Sicherer, Scott H. et al. Food allergy: Epidemiology, pathogenesis, diagnosis, and treatment. J Allergy Clin Immunol, 133 (2), 291 - 307.e5. 10.1016/j.jaci.2013.11.020
Ready to start building a targeted method? Start by browsing allergens
The Allergen Peptide Browser is an interactive web tool for accelerated targeted method development utilizing published literature data along with in silico predictions. Peptide selection begins with the selection of food allergen e.g. peanut and protein e.g. Ara h 1, aided by interactive graphics conveying abundance information. Subsequently, peptides can be selected based on empirical data, in silico detection probability estimates, and/or physiochemical properties. Interactive rose plots highlight proteotypic peptides within the context of all tryptic peptides from a given protein, while physiochemical property filtering can be used to narrow the list of candidate peptides in the cases where little empirical data exists. Species specificity for each peptide is then presented based on BLAST query results of the NCBI non-redundant protein database, with warnings for instances where a peptide is not unique among food allergens. Finally, peptides can be added to a cart and exported in a comma separated value format amenable to importing into Skyline, an open-source MS software package designed to export a targeted method to a mass analyzer in native instrument format.
BLAST 2.2.31+ was used to to perform the peptide search. Only hits with 100% identity and no gaps were retained for a given peptide. Peptides associated with the same species but referencing a unique accession were grouped for easy visualization.
BLAST DB: Sep 20, 2016
We would like to thank the Vincent Coates Foundation Mass Spectrometry Laboratory at Stanford University for constructive discussions. This work was supported by a grant from the Simons Foundation (SFLIFE #288992 to Stephen R. Quake).
|Unique peptides detected||822|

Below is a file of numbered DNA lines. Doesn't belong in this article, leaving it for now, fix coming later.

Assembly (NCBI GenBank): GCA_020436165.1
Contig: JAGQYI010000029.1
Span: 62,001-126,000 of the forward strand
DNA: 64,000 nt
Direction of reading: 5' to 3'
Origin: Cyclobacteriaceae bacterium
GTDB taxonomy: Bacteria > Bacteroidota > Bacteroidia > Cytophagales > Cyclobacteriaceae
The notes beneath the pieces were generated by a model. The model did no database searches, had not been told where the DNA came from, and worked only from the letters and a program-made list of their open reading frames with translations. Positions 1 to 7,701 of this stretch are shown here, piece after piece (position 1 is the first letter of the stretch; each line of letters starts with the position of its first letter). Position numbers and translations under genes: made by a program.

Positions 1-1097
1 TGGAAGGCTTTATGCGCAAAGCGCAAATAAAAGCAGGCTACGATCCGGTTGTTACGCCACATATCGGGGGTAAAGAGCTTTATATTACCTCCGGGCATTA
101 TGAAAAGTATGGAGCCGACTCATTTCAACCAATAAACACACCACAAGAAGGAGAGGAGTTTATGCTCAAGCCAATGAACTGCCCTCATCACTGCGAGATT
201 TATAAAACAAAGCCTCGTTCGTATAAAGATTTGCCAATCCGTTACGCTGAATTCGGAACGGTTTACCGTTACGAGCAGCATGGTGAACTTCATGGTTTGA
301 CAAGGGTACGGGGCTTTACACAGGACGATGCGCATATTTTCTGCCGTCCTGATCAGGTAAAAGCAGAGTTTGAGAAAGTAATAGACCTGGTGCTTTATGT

|Allergenic proteins with MS data||65|
The database has been structured around proteins recognized by the International Union of Immunological Societies (IUIS) as food allergens and belonging to one of the “big 8” food allergens, namely peanut, milk, egg, soy, wheat, tree nuts, fish, and shellfish. Empirical peptide counts were generated from the aggregation of prior publications reporting allergenic peptides in MS experiments. Inclusion has been limited to studies performing in-solution digestion with trypsin, followed with electrospray ionization (ESI) MS due to their applicability to a standardized, multiplexed quantitative workflow using selected reaction monitoring (SRM). All types of mass analyzers have been included, which has the benefits of greater confidence for truly proteotypic peptides. A full list of the references is included under the reference section.
We facilitate the development of targeted mass spectrometry methods for allergen detection by providing a cart function for saving and exporting proteotypic peptides. Transition selection and optimization along with SRM data analysis can then proceed using Skyline software  developed for this purpose
 MacLean, B. et al., Skyline: an open source document editor for creating and analyzing targeted proteomics experiments. Bioinformatics (2010) 26 (7): 966-968 10.1093/bioinformatics/btq054
Professor of Bioengineering, Stanford University
co-President, Chan Zuckerberg Biohub
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